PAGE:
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    CUMIN

    Other Names:

    Anis Âcre, Black Cumin Seed Oil, Comino, Cumin de Malte, Cuminum cyminum, Cuminum odorum, Cummin, Huile de Graines de Cumin Noir, Jeeraka, Svetajiraka, Zira.

    CUMIN Overview
    CUMIN Uses
    CUMIN Side Effects
    CUMIN Interactions
    CUMIN Dosing
    CUMIN Overview Information

    Cumin is an herb. The seeds of the plant are used to make medicine.

    People take cumin for digestion problems including diarrhea, colic, bowel spasms, and gas. Cumin is also used to increase urine flow to relieve bloating (as a diuretic); to start menstruation; and to increase sexual desire (as an aphrodisiac).

    In spices, foods, and beverages, cumin is used as a flavoring component.

    In other manufacturing processes, cumin oil is used as a fragrance in cosmetics.

    How does it work?

    It's not known how cumin might work on the conditions for which people use it.

    CUMIN Uses & Effectiveness What is this?

    Insufficient Evidence for:

    • Diarrhea.
    • Colic.
    • Gas.
    • Bowel spasms.
    • Fluid retention.
    • Menstrual problems.
    • Increasing sexual desire.
    • Other conditions.
    More evidence is needed to rate the effectiveness of cumin for these uses.


    CUMIN Side Effects & Safety

    Cumin is LIKELY SAFE when taken by mouth in food amounts and POSSIBLY SAFE when taken by mouth in appropriate medicinal amounts. The side effects of cumin are not known.

    Special Precautions & Warnings:

    Pregnancy and breast-feeding: There is not enough reliable information about the safety of taking cumin if you are pregnant or breast-feeding. Stay on the safe side and avoid use.

    Bleeding disorders. Cumin might slow blood clotting. In theory, cumin might make bleeding disorders worse.

    Diabetes. Cumin might lower blood sugar levels in some people. Watch for signs of low blood sugar (hypoglycemia) and monitor your blood sugar carefully if you have diabetes and use cumin.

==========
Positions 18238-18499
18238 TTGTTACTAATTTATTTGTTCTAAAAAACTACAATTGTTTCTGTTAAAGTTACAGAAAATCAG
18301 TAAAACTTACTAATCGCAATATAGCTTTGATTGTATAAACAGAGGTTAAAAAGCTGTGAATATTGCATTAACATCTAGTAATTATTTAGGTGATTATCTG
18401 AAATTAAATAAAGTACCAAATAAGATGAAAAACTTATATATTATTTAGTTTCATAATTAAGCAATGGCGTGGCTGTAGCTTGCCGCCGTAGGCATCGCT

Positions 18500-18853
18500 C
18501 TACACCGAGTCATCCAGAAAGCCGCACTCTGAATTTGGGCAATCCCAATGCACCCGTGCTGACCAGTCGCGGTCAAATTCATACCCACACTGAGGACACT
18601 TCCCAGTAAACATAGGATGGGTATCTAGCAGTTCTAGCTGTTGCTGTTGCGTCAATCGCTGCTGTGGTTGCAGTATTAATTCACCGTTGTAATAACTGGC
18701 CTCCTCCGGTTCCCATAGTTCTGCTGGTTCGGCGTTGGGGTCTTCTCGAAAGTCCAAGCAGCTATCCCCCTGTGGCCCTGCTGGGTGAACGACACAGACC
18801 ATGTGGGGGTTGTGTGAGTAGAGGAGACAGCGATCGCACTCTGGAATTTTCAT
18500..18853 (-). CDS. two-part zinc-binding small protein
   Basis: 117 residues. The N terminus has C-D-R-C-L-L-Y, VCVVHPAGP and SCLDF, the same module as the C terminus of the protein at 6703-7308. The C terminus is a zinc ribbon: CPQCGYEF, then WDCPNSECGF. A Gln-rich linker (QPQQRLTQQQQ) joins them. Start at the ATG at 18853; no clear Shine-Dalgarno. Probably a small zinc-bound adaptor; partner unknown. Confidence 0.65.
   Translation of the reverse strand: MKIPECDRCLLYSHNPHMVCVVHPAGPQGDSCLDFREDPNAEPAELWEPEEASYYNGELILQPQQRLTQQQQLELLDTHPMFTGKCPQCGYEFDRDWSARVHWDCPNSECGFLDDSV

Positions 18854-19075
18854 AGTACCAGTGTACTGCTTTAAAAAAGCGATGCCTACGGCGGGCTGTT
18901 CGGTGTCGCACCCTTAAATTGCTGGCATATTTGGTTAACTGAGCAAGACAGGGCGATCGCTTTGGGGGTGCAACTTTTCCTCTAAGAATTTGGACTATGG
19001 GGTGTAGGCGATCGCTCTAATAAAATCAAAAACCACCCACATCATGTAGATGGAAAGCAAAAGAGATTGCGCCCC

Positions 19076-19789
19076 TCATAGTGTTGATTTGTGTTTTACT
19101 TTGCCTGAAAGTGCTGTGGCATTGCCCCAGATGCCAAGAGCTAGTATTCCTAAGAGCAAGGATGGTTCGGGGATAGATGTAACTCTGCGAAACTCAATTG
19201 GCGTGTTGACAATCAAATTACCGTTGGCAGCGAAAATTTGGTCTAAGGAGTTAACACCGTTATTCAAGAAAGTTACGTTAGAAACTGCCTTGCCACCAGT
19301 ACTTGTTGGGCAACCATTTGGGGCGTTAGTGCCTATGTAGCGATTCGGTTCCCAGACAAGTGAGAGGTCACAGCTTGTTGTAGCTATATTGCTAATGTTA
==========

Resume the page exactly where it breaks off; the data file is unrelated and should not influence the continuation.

Surgery: Cumin might lower blood sugar levels. Some experts worry that it might interfere with blood sugar control during and after surgery. Stop using cumin at least 2 weeks before a scheduled surgery.

    CUMIN Interactions What is this?

    Moderate Interaction Be cautious with this combination

    • Medications for diabetes (Antidiabetes drugs) interacts with CUMIN

      Cumin might decrease blood sugar. Diabetes medications are also used to lower blood sugar. Taking cumin along with diabetes medications might cause your blood sugar to go too low. Monitor your blood sugar closely. The dose of your diabetes medication might need to be changed.
      Some medications used for diabetes include glimepiride (Amaryl), glyburide (DiaBeta, Glynase PresTab, Micronase), insulin, pioglitazone (Actos), rosiglitazone (Avandia), chlorpropamide (Diabinese), glipizide (Glucotrol), tolbutamide (Orinase), and others.


    CUMIN Dosing

    The appropriate dose of cumin depends on several factors such as the user's age, health, and several other conditions. At this time there is not enough scientific information to determine an appropriate range of doses for cumin. Keep in mind that natural products are not always necessarily safe and dosages can be important. Be sure to follow relevant directions on product labels and consult your pharmacist or physician or other healthcare professional before using.

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    Conditions of Use and Important Information: This information is meant to supplement, not replace advice from your doctor or healthcare provider and is not meant to cover all possible uses, precautions, interactions or adverse effects. This information may not fit your specific health circumstances. Never delay or disregard seeking professional medical advice from your doctor or other qualified health care provider because of something you have read on WebMD. You should always speak with your doctor or health care professional before you start, stop, or change any prescribed part of your health care plan or treatment and to determine what course of therapy is right for you.

    This copyrighted material is provided by Natural Medicines Comprehensive Database Consumer Version. Information from this source is evidence-based and objective, and without commercial influence. For professional medical information on natural medicines, see Natural Medicines Comprehensive Database Professional Version. © Therapeutic Research Faculty 2009.

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